With this fifth novel Humphreys returns to Great Britain during World War II, which was the setting for her third novel, The Lost Garden. The focus this time is on the city of Coventry on the night of Nov 14, 1940. On that night, the city, a significant manufacturing centre, was the target of a devastating German air attack. In the opening chapter we meet Harriet Marsh who is taking a shift as a fire-watcher as the bombing begins. Humphreys tells us, “For a few minutes the fire-watchers live up to their name — four dark figures stamped against a moonlit sky standing sentinel on the roof of the cathedral while the edges of the city begin to curl up and burn.” Through the night that metaphor becomes real.v
The second chapter of the novel slips back to the early months of World War I just when Harriet’s husband Owen enlists in the army. Humphreys lays the emotional foundation of the novel in this section when she describes the brief period of something like happiness that Harriet experiences when she meets and marries Owen. On the morning of his departure Harriet meets a woman named Maeve and the two women spend the afternoon together; they agree to meet again the next day. That meeting never takes place and for Harriet, it becomes one in a series of disappointments particularly as Owen is reported as “missing presumed killed” two months after he left England. For Maeve, as we come to realize later in the book, this will be one of many brief connections that she makes throughout much of her restless life including the one that produces her son. As a single mother long before it was acceptable, constant movement is both a strategy and an inclination of her temperament.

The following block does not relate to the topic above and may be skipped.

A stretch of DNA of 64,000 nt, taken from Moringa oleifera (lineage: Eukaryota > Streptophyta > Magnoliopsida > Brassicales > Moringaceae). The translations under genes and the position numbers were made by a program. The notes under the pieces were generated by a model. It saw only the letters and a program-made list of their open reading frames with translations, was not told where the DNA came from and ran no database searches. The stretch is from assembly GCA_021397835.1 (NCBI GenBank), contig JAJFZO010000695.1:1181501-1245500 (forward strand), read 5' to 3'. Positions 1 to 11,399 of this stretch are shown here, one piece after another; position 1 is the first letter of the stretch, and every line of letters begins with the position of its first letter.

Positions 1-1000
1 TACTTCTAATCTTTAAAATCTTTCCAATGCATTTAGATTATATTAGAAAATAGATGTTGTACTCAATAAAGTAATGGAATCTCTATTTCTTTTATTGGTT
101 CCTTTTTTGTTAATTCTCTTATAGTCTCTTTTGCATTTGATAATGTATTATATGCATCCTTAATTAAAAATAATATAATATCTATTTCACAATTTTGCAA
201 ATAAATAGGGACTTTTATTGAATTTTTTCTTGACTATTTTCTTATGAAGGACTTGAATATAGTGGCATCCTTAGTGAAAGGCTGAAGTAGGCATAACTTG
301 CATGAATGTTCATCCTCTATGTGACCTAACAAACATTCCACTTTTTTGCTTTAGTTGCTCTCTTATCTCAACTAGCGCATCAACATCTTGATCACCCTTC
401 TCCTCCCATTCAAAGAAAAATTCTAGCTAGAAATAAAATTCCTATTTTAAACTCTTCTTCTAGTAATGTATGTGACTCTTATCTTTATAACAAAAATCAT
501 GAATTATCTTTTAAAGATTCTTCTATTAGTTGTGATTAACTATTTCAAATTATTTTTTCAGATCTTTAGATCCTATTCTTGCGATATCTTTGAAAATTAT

Moving forward to 1940, Harriet meets Jeremy, Maeve’s 22-year-old son, who is a fire-watcher on the cathedral roof with Harriet on the night of the bombing. The two characters walk through Coventry during the bombing with Harriet helping Jeremy find his way home — he has only recently arrived in the city. Of course she has no idea who his mother is. Their walk through the city is graphically described: the fires, noise of the bombers overhead, the random destruction of buildings, the landscape and the human inhabitants is vividly captured and the effect is disturbing. There are people trapped under buildings, fires burning throughout the city, streets blocked by collapsed buildings and dust and smoke everywhere.
The depiction of the physical damage of war is one key element in the novel. The other, of course, is about the psychic damage: The interrupted lives, the difficult decisions individuals must make under awful circumstances and the inescapable burden of memory for those who live through so much loss. Humphreys presents the aftermath with grace, subtlety and no trace of sentimentality. She has always done that in her fiction and she just keeps getting better and better. The economy of the prose, combined with the immersion in a period and place are part of why her work is so moving.
There is a lovely dream-like sequence toward the end of the novel that creates the opportunity for a little self-reflective artistry. In her exhaustion Harriet observes “the good thing about books is that they remain themselves. What happens in their pages stays there. Harriet does not like the idea of the story bleeding through into real life. She trusts a story, and doesn’t trust real life. But what makes her trust a story is the knowledge that it will stay where it is, that she can visit it but that there is no chance it will visit her.”
Harriet comes to understand that the distinction between so-called real life and story is more complex than she thought. By the time the novel concludes she understands that stories can be a way of making sense of real life and that telling stories is a necessary component of real life and an effective way to cope with loss.